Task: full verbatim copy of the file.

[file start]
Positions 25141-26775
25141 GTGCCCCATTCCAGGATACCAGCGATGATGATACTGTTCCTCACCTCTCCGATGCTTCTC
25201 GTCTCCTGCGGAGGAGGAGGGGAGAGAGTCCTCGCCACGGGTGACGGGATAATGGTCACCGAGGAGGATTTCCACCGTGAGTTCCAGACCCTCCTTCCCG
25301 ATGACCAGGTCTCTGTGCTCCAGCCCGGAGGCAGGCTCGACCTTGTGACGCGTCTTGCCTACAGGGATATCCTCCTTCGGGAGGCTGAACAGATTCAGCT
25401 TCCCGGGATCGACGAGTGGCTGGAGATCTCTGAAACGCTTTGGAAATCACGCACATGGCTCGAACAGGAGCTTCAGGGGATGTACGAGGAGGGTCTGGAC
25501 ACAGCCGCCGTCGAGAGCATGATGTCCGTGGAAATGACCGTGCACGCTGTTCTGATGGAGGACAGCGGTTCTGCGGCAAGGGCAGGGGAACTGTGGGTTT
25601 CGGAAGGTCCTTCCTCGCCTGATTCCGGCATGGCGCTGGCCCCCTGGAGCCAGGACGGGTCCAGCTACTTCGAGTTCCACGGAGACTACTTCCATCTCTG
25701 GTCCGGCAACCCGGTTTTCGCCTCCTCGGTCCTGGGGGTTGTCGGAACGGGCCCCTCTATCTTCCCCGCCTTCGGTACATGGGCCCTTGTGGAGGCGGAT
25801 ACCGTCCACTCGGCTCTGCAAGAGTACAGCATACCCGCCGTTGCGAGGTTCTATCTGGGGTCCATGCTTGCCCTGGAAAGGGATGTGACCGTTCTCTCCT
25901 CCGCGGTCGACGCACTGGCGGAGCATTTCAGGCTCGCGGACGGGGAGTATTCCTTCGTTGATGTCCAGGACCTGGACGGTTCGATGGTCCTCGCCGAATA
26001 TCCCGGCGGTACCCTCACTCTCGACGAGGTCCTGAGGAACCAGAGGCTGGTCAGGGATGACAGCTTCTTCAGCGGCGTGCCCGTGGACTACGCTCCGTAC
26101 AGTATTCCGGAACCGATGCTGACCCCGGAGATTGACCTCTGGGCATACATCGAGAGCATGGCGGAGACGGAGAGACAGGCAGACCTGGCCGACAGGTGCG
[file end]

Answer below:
Positions 25141-26775
25141 GTGCCCCATTCCAGGATACCAGCGATGATGATACTGTTCCTCACCTCTCCGATGCTTCTC
25201 GTCTCCTGCGGAGGAGGAGGGGAGAGAGTCCTCGCCACGGGTGACGGGATAATGGTCACCGAGGAGGATTTCCACCGTGAGTTCCAGACCCTCCTTCCCG
25301 ATGACCAGGTCTCTGTGCTCCAGCCCGGAGGCAGGCTCGACCTTGTGACGCGTCTTGCCTACAGGGATATCCTCCTTCGGGAGGCTGAACAGATTCAGCT
25401 TCCCGGGATCGACGAGTGGCTGGAGATCTCTGAAACGCTTTGGAAATCACGCACATGGCTCGAACAGGAGCTTCAGGGGATGTACGAGGAGGGTCTGGAC
25501 ACAGCCGCCGTCGAGAGCATGATGTCCGTGGAAATGACCGTGCACGCTGTTCTGATGGAGGACAGCGGTTCTGCGGCAAGGGCAGGGGAACTGTGGGTTT
25601 CGGAAGGTCCTTCCTCGCCTGATTCCGGCATGGCGCTGGCCCCCTGGAGCCAGGACGGGTCCAGCTACTTCGAGTTCCACGGAGACTACTTCCATCTCTG
25701 GTCCGGCAACCCGGTTTTCGCCTCCTCGGTCCTGGGGGTTGTCGGAACGGGCCCCTCTATCTTCCCCGCCTTCGGTACATGGGCCCTTGTGGAGGCGGAT
25801 ACCGTCCACTCGGCTCTGCAAGAGTACAGCATACCCGCCGTTGCGAGGTTCTATCTGGGGTCCATGCTTGCCCTGGAAAGGGATGTGACCGTTCTCTCCT
25901 CCGCGGTCGACGCACTGGCGGAGCATTTCAGGCTCGCGGACGGGGAGTATTCCTTCGTTGATGTCCAGGACCTGGACGGTTCGATGGTCCTCGCCGAATA
26001 TCCCGGCGGTACCCTCACTCTCGACGAGGTCCTGAGGAACCAGAGGCTGGTCAGGGATGACAGCTTCTTCAGCGGCGTGCCCGTGGACTACGCTCCGTAC
26101 AGTATTCCGGAACCGATGCTGACCCCGGAGATTGACCTCTGGGCATACATCGAGAGCATGGCGGAGACGGAGAGACAGGCAGACCTGGCCGACAGGTGCG